Public Relations (PR) involves communicating a company’s message through the news media. PR professionals ensure that newspapers, magazines, radio and TV publish stories that portray their clients favorably. PR professionals work in a variety of sectors including non-profit, financial services, government and healthcare. Professionals in this field can expect long hours and travel; however, high earnings are common in more senior roles.
A typical career path is account or PR coordinator to account executive or PR specialist to account manager to vice president and then director. A coordinator’s work is mainly administrative though may involve some research. Account executives work with clients, write press releases, plan special events and prepare annual reports. Account managers do similar work and also supervise a team. At the executive level, the work is more strategic and involves managing the firm. Necessary skills include strong communications skills, good English, interpersonal skills and an outgoing and entrepreneurial personality.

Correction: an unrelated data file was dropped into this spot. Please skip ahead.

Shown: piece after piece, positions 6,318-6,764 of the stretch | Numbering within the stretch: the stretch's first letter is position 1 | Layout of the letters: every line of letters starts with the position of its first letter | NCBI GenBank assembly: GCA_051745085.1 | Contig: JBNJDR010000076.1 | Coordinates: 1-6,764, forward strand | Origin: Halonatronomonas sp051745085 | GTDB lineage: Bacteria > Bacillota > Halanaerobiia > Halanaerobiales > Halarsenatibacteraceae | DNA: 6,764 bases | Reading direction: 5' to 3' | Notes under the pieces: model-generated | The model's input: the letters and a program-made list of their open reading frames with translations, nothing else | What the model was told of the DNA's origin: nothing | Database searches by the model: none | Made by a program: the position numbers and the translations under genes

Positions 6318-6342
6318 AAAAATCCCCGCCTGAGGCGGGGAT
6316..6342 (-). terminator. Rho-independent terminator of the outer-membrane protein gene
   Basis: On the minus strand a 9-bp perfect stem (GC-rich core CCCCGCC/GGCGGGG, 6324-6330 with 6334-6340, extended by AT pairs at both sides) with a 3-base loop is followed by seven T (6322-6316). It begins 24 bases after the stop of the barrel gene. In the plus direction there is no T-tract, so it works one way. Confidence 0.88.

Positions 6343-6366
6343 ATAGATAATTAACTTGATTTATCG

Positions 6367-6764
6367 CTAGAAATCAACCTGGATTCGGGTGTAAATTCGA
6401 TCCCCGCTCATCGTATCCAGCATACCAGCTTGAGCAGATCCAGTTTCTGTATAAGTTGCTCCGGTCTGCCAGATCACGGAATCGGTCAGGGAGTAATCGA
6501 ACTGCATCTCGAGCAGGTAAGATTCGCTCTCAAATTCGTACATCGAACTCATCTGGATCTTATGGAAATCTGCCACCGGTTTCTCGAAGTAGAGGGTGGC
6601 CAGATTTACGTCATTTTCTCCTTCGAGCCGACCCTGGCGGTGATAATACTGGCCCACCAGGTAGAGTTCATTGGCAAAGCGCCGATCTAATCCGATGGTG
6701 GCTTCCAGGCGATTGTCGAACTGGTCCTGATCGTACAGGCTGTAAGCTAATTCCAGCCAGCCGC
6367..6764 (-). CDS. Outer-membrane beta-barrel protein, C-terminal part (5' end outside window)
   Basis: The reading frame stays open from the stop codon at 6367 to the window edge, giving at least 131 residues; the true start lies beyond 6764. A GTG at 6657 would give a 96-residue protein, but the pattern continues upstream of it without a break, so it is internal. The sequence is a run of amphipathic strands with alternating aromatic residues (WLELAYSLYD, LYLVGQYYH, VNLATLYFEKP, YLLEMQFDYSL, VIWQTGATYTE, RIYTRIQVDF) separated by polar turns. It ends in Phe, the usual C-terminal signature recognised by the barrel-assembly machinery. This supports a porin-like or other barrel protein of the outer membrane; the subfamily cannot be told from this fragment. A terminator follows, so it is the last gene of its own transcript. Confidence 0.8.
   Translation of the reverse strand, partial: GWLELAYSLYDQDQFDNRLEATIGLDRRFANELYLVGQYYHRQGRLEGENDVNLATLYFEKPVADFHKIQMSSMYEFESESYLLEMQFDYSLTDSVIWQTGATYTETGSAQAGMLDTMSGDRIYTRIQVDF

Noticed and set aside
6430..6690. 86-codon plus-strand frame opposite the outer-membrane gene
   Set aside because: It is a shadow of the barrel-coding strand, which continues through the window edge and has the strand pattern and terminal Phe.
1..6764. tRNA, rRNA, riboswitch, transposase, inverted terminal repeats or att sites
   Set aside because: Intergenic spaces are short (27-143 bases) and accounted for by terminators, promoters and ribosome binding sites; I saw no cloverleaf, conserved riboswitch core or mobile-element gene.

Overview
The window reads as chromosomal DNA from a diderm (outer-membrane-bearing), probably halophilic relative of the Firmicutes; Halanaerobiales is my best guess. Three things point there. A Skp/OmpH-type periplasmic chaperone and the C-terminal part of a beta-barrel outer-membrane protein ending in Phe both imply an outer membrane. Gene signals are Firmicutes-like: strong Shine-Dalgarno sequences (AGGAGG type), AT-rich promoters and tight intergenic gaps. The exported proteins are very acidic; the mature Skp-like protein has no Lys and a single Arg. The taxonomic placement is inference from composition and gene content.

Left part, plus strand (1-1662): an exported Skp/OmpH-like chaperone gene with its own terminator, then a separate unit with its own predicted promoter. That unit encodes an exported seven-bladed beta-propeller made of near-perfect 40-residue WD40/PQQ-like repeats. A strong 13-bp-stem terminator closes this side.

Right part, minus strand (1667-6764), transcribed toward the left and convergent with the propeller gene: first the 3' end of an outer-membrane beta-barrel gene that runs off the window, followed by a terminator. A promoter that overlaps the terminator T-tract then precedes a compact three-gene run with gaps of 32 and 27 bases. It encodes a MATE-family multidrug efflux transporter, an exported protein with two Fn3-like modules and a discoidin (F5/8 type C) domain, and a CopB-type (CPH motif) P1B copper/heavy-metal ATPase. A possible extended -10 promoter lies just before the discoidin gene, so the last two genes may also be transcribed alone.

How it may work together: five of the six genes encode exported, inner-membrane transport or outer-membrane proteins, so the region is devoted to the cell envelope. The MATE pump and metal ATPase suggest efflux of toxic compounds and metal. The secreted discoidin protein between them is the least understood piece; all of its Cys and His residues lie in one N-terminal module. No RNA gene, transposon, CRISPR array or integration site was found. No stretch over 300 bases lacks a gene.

A bachelor’s degree in a communications field or English and some PR experience are good entry points. The best way to get into this field is through an internship.
Employment is expected to grow faster than average, especially with companies placing more focus on social media. Employees with international experience and multiple language capabilities are expected to be in high demand.
Burson-Marsteller - main areas: corporate relations, health care, consumer relations, grassroots PR
Edelman - main areas: consumer marketing & healthcare
Fleishman-Hillard – main areas: youth marketing, sports and baby boomers
Hill & Knowlton - main areas: corporate, marketing communications and public affairs
Ketchum – main areas: brand marketing, corporate, food & nutrition, health care and technology